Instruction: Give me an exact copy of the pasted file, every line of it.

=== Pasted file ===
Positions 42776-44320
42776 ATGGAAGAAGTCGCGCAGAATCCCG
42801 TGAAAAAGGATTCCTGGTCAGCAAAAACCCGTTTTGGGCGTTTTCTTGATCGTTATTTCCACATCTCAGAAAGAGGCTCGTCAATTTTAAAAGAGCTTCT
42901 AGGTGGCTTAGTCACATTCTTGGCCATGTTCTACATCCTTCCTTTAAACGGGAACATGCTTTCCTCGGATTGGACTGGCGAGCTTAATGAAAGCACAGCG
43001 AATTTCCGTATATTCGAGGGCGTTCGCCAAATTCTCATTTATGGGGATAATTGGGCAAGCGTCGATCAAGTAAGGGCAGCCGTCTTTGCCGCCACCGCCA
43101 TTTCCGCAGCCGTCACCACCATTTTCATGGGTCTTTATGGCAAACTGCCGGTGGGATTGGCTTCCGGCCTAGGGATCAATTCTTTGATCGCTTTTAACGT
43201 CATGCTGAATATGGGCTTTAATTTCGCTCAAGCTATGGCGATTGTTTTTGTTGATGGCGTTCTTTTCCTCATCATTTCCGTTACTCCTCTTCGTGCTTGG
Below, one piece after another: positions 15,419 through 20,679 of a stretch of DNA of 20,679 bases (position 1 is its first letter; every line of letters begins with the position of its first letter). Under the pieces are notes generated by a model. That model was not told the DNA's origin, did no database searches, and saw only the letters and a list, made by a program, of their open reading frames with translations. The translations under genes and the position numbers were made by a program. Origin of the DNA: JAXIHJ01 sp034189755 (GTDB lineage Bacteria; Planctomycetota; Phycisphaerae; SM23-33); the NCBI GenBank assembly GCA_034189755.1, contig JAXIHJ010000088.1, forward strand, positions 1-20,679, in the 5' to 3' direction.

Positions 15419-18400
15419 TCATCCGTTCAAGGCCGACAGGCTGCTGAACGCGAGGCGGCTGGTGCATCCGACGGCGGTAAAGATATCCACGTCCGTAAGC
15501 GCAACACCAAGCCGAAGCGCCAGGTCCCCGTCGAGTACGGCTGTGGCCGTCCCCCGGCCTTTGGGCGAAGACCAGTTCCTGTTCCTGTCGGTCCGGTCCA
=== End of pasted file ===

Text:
Positions 42776-44320
42776 ATGGAAGAAGTCGCGCAGAATCCCG
42801 TGAAAAAGGATTCCTGGTCAGCAAAAACCCGTTTTGGGCGTTTTCTTGATCGTTATTTCCACATCTCAGAAAGAGGCTCGTCAATTTTAAAAGAGCTTCT
42901 AGGTGGCTTAGTCACATTCTTGGCCATGTTCTACATCCTTCCTTTAAACGGGAACATGCTTTCCTCGGATTGGACTGGCGAGCTTAATGAAAGCACAGCG
43001 AATTTCCGTATATTCGAGGGCGTTCGCCAAATTCTCATTTATGGGGATAATTGGGCAAGCGTCGATCAAGTAAGGGCAGCCGTCTTTGCCGCCACCGCCA
43101 TTTCCGCAGCCGTCACCACCATTTTCATGGGTCTTTATGGCAAACTGCCGGTGGGATTGGCTTCCGGCCTAGGGATCAATTCTTTGATCGCTTTTAACGT
43201 CATGCTGAATATGGGCTTTAATTTCGCTCAAGCTATGGCGATTGTTTTTGTTGATGGCGTTCTTTTCCTCATCATTTCCGTTACTCCTCTTCGTGCTTGG
Below, one piece after another: positions 15,419 through 20,679 of a stretch of DNA of 20,679 bases (position 1 is its first letter; every line of letters begins with the position of its first letter). Under the pieces are notes generated by a model. That model was not told the DNA's origin, did no database searches, and saw only the letters and a list, made by a program, of their open reading frames with translations. The translations under genes and the position numbers were made by a program. Origin of the DNA: JAXIHJ01 sp034189755 (GTDB lineage Bacteria; Planctomycetota; Phycisphaerae; SM23-33); the NCBI GenBank assembly GCA_034189755.1, contig JAXIHJ010000088.1, forward strand, positions 1-20,679, in the 5' to 3' direction.

Positions 15419-18400
15419 TCATCCGTTCAAGGCCGACAGGCTGCTGAACGCGAGGCGGCTGGTGCATCCGACGGCGGTAAAGATATCCACGTCCGTAAGC
15501 GCAACACCAAGCCGAAGCGCCAGGTCCCCGTCGAGTACGGCTGTGGCCGTCCCCCGGCCTTTGGGCGAAGACCAGTTCCTGTTCCTGTCGGTCCGGTCCA